EGU General Assembly 2020
© Author(s) 2020. This work is distributed under
the Creative Commons Attribution 4.0 License.

Improving the representation of the prairie pothole dynamics in land surface models

Mohamed I. Ahmed1,2, Amin Elshorbagy1,3, and Alain Pietroniro1,4
Mohamed I. Ahmed et al.
  • 1Department of Civil, Geological, and Environmental Engineering, University of Saskatchewan, Canada.
  • 2Irrigation and Hydraulics Department, Faculty of Engineering, Cairo University, Egypt.
  • 3Global Institute for Water Security, University of Saskatchewan, Canada.
  • 4National Hydrology Research Centre, Meteorological Service of Canada, Canada.

The hydrography of the prairie basins is complicated by the existence of numerous land depressions, known as prairie potholes, which can retain a substantial amount of surface runoff. Consequently, the runoff production in the prairies follows a fill, spill, and merging mechanism, which results in a dynamic contributing area that makes the streamflow simulation challenging. Existing approaches to represent the potholes’ dynamics, in different hydrological models, use either a lumped or a series of reservoirs that contribute flow after exceeding a certain storage threshold. These approaches are simplified and do not represent the actual dynamics of the potholes nor their spatial water extents. Consequently, these approaches may not be useful in capturing the potholes’ complexities and may not be able to accurately simulate the complex prairie streamflow. This study advances towards more accurate and physically-based streamflow simulation in the prairies by implanting a physically-based runoff generation algorithm (Prairie Region Inundation MApping, PRIMA model) within the MESH land surface model, and is referred to as MESH-PRIMA. PRIMA is a recently developed hydrological routing model that can simulate the lateral movement of water over prairie landscape using topographic data provided via DEMs. In MESH-PRIMA, MESH handles the vertical water balance calculations, whereas PRIMA routes the water and determines the amount of water storage and surface runoff. The streamflow simulations of MESH-PRIMA (using different DEM resolution as a topographic input) and MESH with its existing conceptual pothole dynamics algorithm are tested on a number of pothole-dominated watersheds within Saskatchewan, Canada, and compared against observed flows. MESH-PRIMA provides improved streamflow and peak flow simulation, compared to that of MESH with its conceptual pothole algorithm, based on the metrics evaluated for the simulations. MESH-PRIMA shows potential for simulating the actual pothole water extents when compared against water areas obtained from remote sensing data. The use of different DEM resolution changes the resulting pothole water extent, especially for the small potholes as they are not detected in the coarse DEM. MESH-PRIMA can be considered as a hydraulic-hydrologic model that can be used for better understanding and accurate representation of the complex prairie hydrology.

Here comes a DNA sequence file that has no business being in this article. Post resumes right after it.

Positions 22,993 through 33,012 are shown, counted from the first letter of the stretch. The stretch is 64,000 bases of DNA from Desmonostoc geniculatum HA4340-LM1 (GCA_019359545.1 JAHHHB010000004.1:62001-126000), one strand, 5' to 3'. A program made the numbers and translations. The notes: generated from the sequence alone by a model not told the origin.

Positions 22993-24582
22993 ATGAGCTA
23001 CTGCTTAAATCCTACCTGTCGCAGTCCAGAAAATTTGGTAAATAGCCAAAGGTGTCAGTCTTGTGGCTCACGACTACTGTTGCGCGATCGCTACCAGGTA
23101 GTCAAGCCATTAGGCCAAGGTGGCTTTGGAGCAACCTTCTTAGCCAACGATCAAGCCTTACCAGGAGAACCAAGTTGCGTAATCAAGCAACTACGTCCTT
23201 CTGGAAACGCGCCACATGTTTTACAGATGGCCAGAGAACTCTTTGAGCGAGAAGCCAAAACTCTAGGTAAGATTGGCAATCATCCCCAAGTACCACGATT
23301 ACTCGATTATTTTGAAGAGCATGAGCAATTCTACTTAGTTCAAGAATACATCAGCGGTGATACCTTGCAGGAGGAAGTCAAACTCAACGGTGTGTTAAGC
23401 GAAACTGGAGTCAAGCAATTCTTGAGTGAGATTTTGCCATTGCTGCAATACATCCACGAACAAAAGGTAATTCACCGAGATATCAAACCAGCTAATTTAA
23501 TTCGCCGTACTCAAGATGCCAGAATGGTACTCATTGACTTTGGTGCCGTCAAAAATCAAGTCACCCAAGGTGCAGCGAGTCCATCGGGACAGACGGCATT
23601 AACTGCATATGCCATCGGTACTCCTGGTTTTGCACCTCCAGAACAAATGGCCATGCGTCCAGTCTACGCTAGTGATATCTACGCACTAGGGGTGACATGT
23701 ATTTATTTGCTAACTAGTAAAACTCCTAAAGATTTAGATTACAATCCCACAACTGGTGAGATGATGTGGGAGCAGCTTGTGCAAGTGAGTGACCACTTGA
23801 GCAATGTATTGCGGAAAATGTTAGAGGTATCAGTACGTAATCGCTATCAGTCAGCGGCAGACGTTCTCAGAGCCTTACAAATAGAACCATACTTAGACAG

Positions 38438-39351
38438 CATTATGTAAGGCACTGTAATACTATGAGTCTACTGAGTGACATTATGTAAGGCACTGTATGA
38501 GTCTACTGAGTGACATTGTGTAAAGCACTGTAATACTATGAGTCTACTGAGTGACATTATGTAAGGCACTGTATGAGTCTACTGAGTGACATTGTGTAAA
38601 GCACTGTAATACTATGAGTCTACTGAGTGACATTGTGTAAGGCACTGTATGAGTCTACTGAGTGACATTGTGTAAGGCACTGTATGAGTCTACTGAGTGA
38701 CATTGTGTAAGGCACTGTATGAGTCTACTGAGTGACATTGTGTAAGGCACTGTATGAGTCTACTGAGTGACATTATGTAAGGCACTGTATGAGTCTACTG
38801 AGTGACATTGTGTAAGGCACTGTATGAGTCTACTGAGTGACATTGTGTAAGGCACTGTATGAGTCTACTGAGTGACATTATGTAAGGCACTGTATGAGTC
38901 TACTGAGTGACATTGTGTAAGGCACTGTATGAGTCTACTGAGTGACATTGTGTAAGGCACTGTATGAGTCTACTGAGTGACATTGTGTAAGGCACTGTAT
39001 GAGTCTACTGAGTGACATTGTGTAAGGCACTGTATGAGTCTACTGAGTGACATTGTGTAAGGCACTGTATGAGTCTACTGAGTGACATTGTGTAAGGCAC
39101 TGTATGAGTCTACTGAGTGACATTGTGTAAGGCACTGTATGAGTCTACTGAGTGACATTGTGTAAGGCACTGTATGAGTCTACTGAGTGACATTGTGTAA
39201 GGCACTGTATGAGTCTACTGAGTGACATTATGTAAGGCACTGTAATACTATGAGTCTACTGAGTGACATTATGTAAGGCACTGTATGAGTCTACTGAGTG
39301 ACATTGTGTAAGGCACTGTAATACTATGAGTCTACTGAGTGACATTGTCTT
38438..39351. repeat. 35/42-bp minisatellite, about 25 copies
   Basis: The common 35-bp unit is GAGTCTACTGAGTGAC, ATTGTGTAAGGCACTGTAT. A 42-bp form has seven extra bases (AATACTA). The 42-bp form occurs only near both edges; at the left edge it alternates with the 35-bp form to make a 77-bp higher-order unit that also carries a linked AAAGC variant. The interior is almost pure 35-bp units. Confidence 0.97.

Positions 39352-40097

How to cite: Ahmed, M. I., Elshorbagy, A., and Pietroniro, A.: Improving the representation of the prairie pothole dynamics in land surface models, EGU General Assembly 2020, Online, 4–8 May 2020, EGU2020-3713,, 2020

This abstract will not be presented.